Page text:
What then is self-management, and why is it an essential first step in developing mediation competency? Ancient Greeks emphasized three aspects of the human experience: the mind, the body, and the spirit. This time-honored perspective provides a valuable template for examining self-management and its goal of developing mediation competency. Specifically, we should envision a triangle with each side reflecting a different focus of self-management: self-management of the mind, self-management of the body and self-management of the spirit (emotions). A deeper understanding and self-mastery of these focuses of self-management should become the taproot of all future learning.
Self-Management of the Mind
Over the course of my teaching career, I’ve coined the term Mediator’s Mind™ to describe the mental model we create for ourselves that defines our approach to mediation and shapes our every intervention in the conflict environment. Self-management of the mind begins with self-reflection and developing a strong vision of how we see our role in mediation. This mental model will become a mediator’s North Star that can be returned to time and again during difficult moments in mediation.
I’ve also described our journey through life as an exercise in focused attention. Yet we know from brain research that at any given moment, we only commit a fraction of our available attention to the task at hand. Similarly, we know from our own everyday experience that the constant white noise of our internal conversation, at best, distracts us from devoting full attention to communicating effectively with others. Self-management of the mind thus begins with sharpening our ability to focus and using our internal voice productively while engaging others in conversation.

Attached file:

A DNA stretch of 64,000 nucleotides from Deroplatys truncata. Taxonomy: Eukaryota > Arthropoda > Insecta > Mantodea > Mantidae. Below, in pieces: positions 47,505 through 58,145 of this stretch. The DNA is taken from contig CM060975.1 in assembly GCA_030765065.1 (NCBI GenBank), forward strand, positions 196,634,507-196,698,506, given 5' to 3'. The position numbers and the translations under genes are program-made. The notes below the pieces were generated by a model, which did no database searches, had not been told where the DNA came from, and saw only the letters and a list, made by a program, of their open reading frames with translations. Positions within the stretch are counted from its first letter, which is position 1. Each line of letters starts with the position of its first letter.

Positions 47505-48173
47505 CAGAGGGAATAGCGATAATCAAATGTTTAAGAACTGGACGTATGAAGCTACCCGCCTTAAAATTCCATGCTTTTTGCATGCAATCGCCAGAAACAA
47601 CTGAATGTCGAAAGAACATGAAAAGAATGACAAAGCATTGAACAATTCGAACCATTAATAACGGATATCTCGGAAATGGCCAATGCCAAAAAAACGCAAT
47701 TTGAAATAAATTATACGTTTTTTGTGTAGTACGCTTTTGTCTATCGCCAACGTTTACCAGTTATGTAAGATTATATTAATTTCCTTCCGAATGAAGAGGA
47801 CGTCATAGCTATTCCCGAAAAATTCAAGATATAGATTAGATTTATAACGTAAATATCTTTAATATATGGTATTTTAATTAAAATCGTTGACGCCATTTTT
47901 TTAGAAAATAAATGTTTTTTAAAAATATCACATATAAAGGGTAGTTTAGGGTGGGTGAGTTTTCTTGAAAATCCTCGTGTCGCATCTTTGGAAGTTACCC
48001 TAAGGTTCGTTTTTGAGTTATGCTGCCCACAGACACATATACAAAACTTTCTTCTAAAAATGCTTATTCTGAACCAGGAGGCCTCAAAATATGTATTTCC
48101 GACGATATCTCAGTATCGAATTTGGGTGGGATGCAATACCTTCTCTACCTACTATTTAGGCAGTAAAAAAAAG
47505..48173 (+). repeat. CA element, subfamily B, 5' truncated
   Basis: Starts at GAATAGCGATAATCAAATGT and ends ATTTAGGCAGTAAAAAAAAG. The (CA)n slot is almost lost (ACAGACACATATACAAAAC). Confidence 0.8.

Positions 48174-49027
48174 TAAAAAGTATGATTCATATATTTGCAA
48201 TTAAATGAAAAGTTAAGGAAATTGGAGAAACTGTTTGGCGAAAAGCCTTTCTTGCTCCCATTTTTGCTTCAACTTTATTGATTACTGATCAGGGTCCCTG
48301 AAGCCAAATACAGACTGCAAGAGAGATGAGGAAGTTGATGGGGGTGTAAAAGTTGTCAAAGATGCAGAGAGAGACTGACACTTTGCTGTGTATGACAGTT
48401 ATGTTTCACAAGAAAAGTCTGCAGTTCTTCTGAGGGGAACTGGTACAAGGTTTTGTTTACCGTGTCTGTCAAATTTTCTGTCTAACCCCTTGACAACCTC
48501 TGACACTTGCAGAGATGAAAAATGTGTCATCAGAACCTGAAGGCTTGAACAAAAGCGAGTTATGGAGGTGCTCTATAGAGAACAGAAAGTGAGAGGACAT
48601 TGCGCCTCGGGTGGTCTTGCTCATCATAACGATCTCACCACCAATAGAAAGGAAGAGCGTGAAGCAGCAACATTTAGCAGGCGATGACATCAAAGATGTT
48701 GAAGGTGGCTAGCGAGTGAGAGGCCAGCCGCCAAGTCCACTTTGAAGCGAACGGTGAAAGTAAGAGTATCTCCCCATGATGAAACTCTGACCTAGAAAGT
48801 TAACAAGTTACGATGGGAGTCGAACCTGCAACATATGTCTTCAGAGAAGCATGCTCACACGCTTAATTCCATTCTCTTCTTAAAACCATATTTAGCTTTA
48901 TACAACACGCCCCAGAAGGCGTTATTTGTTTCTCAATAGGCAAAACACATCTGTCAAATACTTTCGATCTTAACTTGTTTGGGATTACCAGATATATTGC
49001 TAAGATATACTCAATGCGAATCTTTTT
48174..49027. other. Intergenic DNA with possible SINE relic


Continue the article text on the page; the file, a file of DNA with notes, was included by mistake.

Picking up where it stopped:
More recently, we have developed a deeper appreciation for the role that cognitive and emotional biases play in our ability to perceive the environment clearly and communicate effectively with others. Effective self-management of the mind begins with understanding our own biases and how to account for them as we intervene with others in mediation.
Self-Management of the Body
As mediators, we know the importance of nonverbal communication and pay as much attention to physical cues as we do the spoken word. Yet, how many mediators take the time to hold up the mirror of self-reflection and examine their own body’s cues and role in mediation? How many are aware of their own internal signals? There is a term in psychology, somatic markers, which refers to our physical responses to external stimuli, often stressors in our environment. An example is when you open your email server and just seeing a sender’s name causes your stomach to turn or your jaw to clench. In mediation, how many times have you paused before walking into a private conversation with one party, only to observe a tightness in your chest or some other physical manifestation of stress? Learning to pay attention to these important signals our bodies send us is the first step to self-management of the body.